The Wild Pear Tree | Nuri Bilge Ceylan
[…] «That’s what taught me cinema. The film wasn’t good, but it made me realise what cinema is about: trying to find the meaning, to find a story in the editing.»
[…] «Too much support from the beginning is not good for art, I believe. Loneliness, difficulties, that is the reason why you have to do something. You have to express yourself and your lonely thoughts are what make your art in most cases. I think good art is hidden right there.»
[…] «If you feel you are liked, there is a tendency to protect that sympathy. So you begin to make films or artworks that other people expect, and ultimately you produce work that is less bold, less risky. I think artists should be kind of bad-boy-esque.»
The cinema of Nuri Bilge Ceylan is as elusive as it is alluring. Deriving unapologetically from the European art-house tradition of Michelangelo Antonioni, Theo Angelopoulos and the filmic universe of Andrei Tarkovsky, Ceylan displays a keen visual flair but the use of time, space and narrative is equally essential. Both a craftsman and individual stylist determined to make a mark on the viewer’s consciousness, he composes avowedly personal and sombre meditations on human alienation and the fragile temporal nature of even the most intimate relationships.
Ceylan’s latest triumph, The Wild Pear Tree, is another formidable example to demonstrate his mastery. Following on from his 2014 Palme d’Or winner Winter Sleep, it is a gentle, deeply human film of such profound wisdom and unhurried beauty that it resonates long after the viewing. The story follows an ambitious young writer who returns to his family, destined for a teaching job somewhere in the east of Turkey but reluctant to accept his destiny. His passion is writing. In fact, he hopes to self-publish a book of fiction that he has been working on, and much of the film revolves around a series of conversational encounters between Sinan and the people around him as he seeks support for his project, either ideologically or financially, or both. However, with his father’s reputation among locals hitting rock-bottom due to his inveterate gambling addiction, things don’t quite go according to plan, leaving Sinan increasingly bewildered and pushed towards the limits of his pure and naïve understanding of the world.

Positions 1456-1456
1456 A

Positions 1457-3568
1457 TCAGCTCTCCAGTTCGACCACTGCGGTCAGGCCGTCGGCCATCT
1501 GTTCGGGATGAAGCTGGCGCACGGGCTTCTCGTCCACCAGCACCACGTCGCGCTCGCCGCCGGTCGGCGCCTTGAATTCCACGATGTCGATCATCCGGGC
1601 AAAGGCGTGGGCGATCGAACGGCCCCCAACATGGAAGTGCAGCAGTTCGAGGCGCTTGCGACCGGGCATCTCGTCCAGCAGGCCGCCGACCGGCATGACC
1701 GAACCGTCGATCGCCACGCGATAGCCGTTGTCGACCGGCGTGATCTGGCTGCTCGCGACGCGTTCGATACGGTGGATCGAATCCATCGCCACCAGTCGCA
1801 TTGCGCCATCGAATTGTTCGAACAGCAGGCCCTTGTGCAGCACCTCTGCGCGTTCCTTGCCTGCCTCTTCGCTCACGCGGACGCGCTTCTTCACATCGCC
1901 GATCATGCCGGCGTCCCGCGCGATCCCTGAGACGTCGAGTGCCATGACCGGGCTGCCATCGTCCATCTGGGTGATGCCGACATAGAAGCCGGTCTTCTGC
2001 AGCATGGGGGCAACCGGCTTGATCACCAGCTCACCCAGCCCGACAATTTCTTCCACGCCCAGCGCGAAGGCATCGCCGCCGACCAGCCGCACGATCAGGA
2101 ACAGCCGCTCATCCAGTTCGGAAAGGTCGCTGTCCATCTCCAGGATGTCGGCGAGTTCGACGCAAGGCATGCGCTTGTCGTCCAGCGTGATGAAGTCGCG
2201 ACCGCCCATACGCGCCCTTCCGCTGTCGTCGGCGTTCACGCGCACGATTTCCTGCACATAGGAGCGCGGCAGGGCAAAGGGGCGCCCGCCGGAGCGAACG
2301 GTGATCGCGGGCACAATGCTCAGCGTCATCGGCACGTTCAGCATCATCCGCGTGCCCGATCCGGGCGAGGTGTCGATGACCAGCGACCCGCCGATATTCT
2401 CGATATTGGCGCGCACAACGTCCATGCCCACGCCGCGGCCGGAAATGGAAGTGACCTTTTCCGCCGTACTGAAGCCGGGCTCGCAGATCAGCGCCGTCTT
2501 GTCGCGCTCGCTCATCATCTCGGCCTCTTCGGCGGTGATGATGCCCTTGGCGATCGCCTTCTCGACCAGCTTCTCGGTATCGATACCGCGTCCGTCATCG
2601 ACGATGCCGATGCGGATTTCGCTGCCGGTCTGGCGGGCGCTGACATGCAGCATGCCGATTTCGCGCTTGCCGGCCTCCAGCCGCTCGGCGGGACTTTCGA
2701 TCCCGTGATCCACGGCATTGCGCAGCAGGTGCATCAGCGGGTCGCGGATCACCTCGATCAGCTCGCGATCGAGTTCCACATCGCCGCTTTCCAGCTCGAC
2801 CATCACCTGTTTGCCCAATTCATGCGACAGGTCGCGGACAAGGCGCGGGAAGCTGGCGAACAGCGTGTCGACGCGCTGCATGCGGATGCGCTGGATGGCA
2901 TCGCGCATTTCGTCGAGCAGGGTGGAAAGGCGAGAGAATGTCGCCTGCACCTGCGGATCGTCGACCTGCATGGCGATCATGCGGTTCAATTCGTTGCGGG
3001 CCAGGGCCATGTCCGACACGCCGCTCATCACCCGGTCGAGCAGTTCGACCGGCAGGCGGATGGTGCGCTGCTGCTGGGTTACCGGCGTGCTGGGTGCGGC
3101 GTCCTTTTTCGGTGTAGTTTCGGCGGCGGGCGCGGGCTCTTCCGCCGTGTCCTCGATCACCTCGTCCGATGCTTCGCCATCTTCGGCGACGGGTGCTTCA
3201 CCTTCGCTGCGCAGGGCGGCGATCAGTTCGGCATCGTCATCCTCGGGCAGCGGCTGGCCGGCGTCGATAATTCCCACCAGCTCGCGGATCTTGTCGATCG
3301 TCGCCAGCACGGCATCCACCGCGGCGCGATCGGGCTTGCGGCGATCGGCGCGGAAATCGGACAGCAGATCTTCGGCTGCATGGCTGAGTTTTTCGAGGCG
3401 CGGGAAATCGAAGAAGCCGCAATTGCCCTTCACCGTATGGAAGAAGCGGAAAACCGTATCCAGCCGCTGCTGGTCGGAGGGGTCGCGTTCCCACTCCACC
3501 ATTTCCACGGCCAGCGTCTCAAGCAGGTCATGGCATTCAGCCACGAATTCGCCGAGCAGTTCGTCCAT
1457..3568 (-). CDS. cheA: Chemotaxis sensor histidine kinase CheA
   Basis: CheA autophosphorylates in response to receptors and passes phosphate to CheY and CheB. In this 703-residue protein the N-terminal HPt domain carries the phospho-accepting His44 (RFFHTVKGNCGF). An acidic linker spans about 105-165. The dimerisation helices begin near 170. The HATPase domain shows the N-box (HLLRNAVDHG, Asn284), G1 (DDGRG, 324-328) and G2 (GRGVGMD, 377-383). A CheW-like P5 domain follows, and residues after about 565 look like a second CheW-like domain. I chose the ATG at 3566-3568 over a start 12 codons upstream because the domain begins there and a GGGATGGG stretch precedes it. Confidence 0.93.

Like his young protagonist in the film, Ceylan himself cares deeply about literature and his love for Chekhov has been especially evident since his superb Once Upon a Time in Anatolia (2011). Projecting a peculiar literary style onto the big screen, The Wild Pear Tree isn’t an easy watch. It’s a weighty and wordy film, but also a delightful and engaging meditation on life and fiction, and a remarkable achievement in the way it bends the boundaries between cinema and literature – and beyond.
INTERVIEW with Nuri Bilge Ceylan, by Pamela Jahn
The film is about a young writer, his family, and his ambition to get his work published. How much did the story resonate with your own upbringing, and with your own ambition to make it as an artist?
It’s quite close in parts, but the story is mainly based on somebody else. We wrote the script together, he is a relative of my son. And just like in the film, he is a teacher. He wrote two books and self-published them. But then, of course, I also injected my own experiences with my father, my mother, even with my wife. In fact, it’s a mixture of many different things.
How would you describe your relationship with your parents when you were younger?
I remember the conversations I had with my mother when I was at Sinan’s age. When I was young, they never believed that I would ever get a proper job. If you’re not earning money, for them, it’s not real in a way. That’s how they saw it. My cinema was like a game for them. But then, when I began to make money from making films, only then did they respect me.
What career would they have chosen for you?
I was educated as an engineer, and my parents would have preferred that, I am sure. But they never forced me to do anything. They were really soft and democratic parents. My father was also an engineer, but he never pushed me to step into his shoes. I only felt that they didn’t think anything of what I was doing was serious in a way. But that was it, they never insisted I do something else. I was free.
Where does your love for cinema come from?